When cooking from a recipe, you’ll find a lot of information that will help you make the perfect dish. Along with temperature, time, measurements, and ingredients, you may see instructions on how to chop or dice each ingredient. Have you ever wondered what that means? What’s the difference between a “rough chop” and a “large dice”? Does it really matter?
Following the dicing recommendations of your recipe will make your recipe look good, help the flavor and texture, and cut down some prep time and food waste. Here are some pictures of the common dice sizes you might find in a recipe, compared to a Canadian quarter:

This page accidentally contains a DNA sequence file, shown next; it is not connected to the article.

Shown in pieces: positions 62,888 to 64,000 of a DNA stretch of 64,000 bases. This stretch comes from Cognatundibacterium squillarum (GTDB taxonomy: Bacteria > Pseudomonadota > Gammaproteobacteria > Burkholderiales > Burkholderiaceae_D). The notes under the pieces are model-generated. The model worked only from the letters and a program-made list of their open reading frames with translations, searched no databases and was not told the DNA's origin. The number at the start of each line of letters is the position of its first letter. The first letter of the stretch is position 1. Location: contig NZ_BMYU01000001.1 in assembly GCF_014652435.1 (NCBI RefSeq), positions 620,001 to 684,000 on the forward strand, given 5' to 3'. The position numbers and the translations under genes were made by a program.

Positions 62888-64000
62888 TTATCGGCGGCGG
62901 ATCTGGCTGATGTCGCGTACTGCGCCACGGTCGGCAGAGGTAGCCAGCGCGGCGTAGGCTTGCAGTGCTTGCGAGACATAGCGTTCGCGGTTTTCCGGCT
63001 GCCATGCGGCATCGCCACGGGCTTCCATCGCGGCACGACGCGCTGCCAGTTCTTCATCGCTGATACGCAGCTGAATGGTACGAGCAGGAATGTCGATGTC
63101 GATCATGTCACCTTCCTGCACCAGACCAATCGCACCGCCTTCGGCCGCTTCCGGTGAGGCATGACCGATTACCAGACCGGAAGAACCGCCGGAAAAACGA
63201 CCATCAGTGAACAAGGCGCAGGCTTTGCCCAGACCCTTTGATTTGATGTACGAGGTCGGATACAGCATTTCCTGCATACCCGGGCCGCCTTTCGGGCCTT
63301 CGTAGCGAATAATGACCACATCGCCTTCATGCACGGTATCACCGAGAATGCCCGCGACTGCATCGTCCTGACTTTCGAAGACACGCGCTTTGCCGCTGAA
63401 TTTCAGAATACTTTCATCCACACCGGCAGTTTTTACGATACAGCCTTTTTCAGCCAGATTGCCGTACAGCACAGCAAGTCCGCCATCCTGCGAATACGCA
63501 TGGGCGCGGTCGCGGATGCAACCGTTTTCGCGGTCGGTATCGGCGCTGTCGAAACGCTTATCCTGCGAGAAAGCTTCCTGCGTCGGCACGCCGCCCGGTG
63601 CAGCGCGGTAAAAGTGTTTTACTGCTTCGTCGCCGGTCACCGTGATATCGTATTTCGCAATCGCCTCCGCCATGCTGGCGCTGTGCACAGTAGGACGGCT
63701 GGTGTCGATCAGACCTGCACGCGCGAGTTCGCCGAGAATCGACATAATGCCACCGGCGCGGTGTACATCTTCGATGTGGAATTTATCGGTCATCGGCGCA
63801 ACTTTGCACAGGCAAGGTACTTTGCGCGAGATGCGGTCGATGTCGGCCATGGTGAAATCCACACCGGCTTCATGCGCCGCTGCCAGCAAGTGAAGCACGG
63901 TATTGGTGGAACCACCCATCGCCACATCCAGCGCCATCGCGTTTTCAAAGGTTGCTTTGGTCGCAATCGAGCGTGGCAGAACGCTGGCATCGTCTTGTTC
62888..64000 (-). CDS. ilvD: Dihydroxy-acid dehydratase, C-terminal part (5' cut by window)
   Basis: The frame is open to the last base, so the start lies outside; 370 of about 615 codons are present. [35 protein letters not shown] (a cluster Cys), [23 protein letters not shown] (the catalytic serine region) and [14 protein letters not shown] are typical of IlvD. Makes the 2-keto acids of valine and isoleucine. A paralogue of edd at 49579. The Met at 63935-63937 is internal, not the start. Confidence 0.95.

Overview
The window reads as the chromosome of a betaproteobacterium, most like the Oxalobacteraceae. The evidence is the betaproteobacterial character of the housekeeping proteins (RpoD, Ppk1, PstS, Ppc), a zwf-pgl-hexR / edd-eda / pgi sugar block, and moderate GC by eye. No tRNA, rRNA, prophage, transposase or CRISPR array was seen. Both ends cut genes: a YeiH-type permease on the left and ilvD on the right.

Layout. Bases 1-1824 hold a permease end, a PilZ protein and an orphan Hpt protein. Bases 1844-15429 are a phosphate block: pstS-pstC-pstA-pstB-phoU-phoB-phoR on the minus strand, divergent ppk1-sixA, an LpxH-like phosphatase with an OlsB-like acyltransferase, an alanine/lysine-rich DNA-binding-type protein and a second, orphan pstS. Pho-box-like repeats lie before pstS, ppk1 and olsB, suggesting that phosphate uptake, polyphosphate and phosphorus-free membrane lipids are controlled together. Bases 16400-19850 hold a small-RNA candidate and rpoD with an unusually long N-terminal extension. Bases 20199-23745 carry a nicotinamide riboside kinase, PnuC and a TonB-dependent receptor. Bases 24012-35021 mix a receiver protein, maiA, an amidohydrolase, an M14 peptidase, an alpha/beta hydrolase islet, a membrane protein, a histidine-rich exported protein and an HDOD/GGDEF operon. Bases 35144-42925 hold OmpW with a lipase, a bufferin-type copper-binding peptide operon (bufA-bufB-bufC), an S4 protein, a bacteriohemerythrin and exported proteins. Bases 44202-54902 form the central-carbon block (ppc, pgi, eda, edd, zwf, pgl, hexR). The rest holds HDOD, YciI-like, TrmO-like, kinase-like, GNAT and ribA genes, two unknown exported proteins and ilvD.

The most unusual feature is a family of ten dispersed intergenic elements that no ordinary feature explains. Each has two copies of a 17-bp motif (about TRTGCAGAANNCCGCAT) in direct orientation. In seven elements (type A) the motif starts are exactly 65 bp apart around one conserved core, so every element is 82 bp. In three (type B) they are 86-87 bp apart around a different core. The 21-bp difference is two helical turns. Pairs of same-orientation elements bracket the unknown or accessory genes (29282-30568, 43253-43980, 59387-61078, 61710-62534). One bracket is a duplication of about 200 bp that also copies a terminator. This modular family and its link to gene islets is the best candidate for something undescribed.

Rough Chop (paysanne)
Used for stock, or cutting down vegetables that will be pureed
Large Dice (¾ inch × ¾ inch × ¾ inch)
Large cube shape typically used for stews or stocks
Medium Dice (½ inch × ½ inch × ½ inch)
Medium cube shape typically used for soups and garnishes
Fine Dice (¼ inch × ¼ inch × ¼ inch)
Small cube shape, typically used for sautéing
Suitable for vegetables and herbs, garnish
Suitable for herbs and leafy greens
Long, parallel, rectangular cuts, squared off (trimmings can be used for stock, soups or puree)
Learn more about
knife skills (PDF) from the Culinary Institute of America’s Food & Beverage Institute.